Language confusion

Yesterday I was setting up a job using the SAP BAPI function BAPISDORDER_GETDETAILEDLIST. As always I google on a subject before I start, while googling I found a conversation like:

Question - How should I specify the parameter I_MEMORY_READ?

Reply       - It doesn’t harm to read the documentation in the program.

The documentation in the program reads:

SPACE = zuerst Pufferzugriff, dann DB-Zugriff, 'A' = nur Datenbankzugriff, 'B' = nur Pufferzugriff


If your only language is English, you may have problems to understand this. If you’re only knowledge of indo-european language is bad English the above explanation may be incomprehensible. But there is help, feeding the phrases into Google translate gives:

  1. ‘zuerst Pufferzugriff, dann DB-Zugriff’         -> ‘first buffer access, then DB access’
  2. ‘nur Datenbankzugriff’                                -> ‘only database access’
  3. ‘nur Pufferzugriff’                                -> ‘only buffer access’

Now this should be understandable for most people with a basic understanding of English. But it is a hell of an effort to find the relevant phrases in text you do not understand and then feed them into Google translate. On the positive side you are not limited to english, if I feed the first phrase ‘ zuerst Pufferzugriff, dann DB-Zugriff ’  into Google translate I can choose my native Swedish which gives ‘ första bufferten åtkomst, då DB åtkomst ’. Well that was maybe bad luck it’s gibberish, it may look like swedish but it doesn’t mean anything. Even if you have access to Google translate you may need more helpful advice than RTFM, if you do not have a better advice you should maybe not answer at all, or do not give that type of comments, it do no one any good.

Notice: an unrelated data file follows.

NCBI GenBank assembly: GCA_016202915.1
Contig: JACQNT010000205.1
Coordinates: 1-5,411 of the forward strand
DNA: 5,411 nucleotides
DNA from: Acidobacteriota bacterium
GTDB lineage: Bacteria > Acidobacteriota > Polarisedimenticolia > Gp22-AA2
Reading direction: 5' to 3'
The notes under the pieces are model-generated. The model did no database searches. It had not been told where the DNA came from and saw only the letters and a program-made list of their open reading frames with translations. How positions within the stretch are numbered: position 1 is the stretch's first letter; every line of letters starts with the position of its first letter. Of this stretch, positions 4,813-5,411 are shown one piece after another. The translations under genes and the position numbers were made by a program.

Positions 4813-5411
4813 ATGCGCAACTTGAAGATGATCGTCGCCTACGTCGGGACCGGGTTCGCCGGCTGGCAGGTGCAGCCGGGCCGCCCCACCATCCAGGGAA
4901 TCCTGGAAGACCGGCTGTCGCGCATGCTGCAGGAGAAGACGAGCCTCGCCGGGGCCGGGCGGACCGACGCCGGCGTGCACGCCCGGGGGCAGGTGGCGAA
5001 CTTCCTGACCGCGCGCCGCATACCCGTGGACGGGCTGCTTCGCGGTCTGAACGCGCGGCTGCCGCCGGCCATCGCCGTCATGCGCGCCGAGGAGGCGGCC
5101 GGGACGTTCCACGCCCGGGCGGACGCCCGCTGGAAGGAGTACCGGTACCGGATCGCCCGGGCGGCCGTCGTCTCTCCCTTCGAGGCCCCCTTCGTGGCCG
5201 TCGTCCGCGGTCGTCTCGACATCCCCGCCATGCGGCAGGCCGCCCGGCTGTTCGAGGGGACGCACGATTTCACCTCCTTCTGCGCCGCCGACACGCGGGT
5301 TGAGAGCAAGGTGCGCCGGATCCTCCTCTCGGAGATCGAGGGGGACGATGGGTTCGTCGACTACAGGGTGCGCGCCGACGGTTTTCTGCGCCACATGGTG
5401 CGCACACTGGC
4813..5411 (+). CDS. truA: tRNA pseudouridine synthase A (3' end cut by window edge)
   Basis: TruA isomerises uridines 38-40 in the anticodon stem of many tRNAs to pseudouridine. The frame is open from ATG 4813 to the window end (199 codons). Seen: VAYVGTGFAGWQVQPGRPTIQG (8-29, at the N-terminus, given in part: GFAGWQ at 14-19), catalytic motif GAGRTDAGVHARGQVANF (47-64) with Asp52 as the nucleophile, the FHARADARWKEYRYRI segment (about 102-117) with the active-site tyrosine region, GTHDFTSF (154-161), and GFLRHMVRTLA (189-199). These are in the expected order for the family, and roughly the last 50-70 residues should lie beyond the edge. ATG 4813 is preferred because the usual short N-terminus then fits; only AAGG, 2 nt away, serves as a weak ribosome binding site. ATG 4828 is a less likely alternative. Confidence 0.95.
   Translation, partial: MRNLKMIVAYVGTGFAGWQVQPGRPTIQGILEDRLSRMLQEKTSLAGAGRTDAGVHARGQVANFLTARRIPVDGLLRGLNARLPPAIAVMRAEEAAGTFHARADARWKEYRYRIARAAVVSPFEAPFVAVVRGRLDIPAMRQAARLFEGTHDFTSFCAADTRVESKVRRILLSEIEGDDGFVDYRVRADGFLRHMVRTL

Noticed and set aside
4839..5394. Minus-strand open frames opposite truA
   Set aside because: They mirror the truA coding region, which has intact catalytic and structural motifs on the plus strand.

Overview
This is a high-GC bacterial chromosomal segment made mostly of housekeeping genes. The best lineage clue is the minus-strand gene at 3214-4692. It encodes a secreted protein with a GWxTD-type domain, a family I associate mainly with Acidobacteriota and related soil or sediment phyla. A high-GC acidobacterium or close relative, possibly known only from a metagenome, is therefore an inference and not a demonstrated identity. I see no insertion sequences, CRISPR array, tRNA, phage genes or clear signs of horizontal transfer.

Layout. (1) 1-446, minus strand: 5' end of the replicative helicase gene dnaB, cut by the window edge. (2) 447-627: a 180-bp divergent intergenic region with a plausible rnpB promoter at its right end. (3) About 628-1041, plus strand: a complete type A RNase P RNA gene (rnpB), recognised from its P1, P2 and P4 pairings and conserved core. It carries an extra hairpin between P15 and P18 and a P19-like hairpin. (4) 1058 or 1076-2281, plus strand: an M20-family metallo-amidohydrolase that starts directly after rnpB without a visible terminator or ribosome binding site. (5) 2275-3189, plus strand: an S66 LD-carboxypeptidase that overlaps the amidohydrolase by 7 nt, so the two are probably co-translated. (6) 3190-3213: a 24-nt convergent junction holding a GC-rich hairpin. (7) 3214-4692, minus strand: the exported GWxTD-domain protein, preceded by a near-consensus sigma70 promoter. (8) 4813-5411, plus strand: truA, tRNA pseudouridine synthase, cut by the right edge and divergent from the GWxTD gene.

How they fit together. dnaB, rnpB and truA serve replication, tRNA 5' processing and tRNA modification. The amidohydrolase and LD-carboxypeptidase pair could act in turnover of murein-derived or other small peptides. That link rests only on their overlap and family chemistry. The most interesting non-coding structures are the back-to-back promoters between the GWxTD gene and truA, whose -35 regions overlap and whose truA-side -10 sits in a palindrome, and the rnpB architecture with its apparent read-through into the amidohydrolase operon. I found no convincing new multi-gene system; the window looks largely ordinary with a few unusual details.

These days when English is the Lingua Franca of the world you see a lot of strange English, this post is good example of that. And I have said many things in ‘English’ that have amused others. E.g. my tongue easily slip on the vowel in ‘cook’ making it mean something else.  

Even if you know English well as a second language, you will translate into English differently depending on your native tongue, cultural background and nationality. From working with MRP systems I’m well acquainted with the phrase ‘ Part number was not found ’. A swede would probably say ‘ Article number missing ’ while a german put it like ‘ Material number was not possible ’. I once was talking with an American and an Englishman, the english guy was telling about a car accident he had with a lorry , I could tell from the expression on the american guy he didn’t quite understand, so I jumped in and said he means a truck . ‘Uhha’ said the American.

I do not know if this a true story or not. When the swedish company Electrolux started to market their vacuum cleaners in the US they used the slogan ‘ Nothing sucks like Electrolux .’ I know of a swedish company who tried to sell a range of environmental friendly  beauty products and perfumes in the US using the brand name ‘ Nature calling ’.

1 comment:

  1. You seem to be correct regarding the Electrolux ad, see http://www.google.se/imgres?q=electrolux+old+american+ads&um=1&hl=sv&sa=N&tbo=d&biw=1680&bih=931&tbm=isch&tbnid=b2GL87UwM_pjWM:&imgrefurl=http://lovehateandmarketing.com/&docid=EgnOiGbGIL-b-M&imgurl=http://erikmehl.files.wordpress.com/2012/03/electrolux.jpg&w=473&h=238&ei=RmSzUKDWL-bI0QX1nID4Cw&zoom=1&iact=hc&vpx=199&vpy=599&dur=836&hovh=159&hovw=317&tx=186&ty=82&sig=115298748102375951518&page=2&tbnh=135&tbnw=265&start=47&ndsp=52&ved=1t:429,r:73,s:0,i:307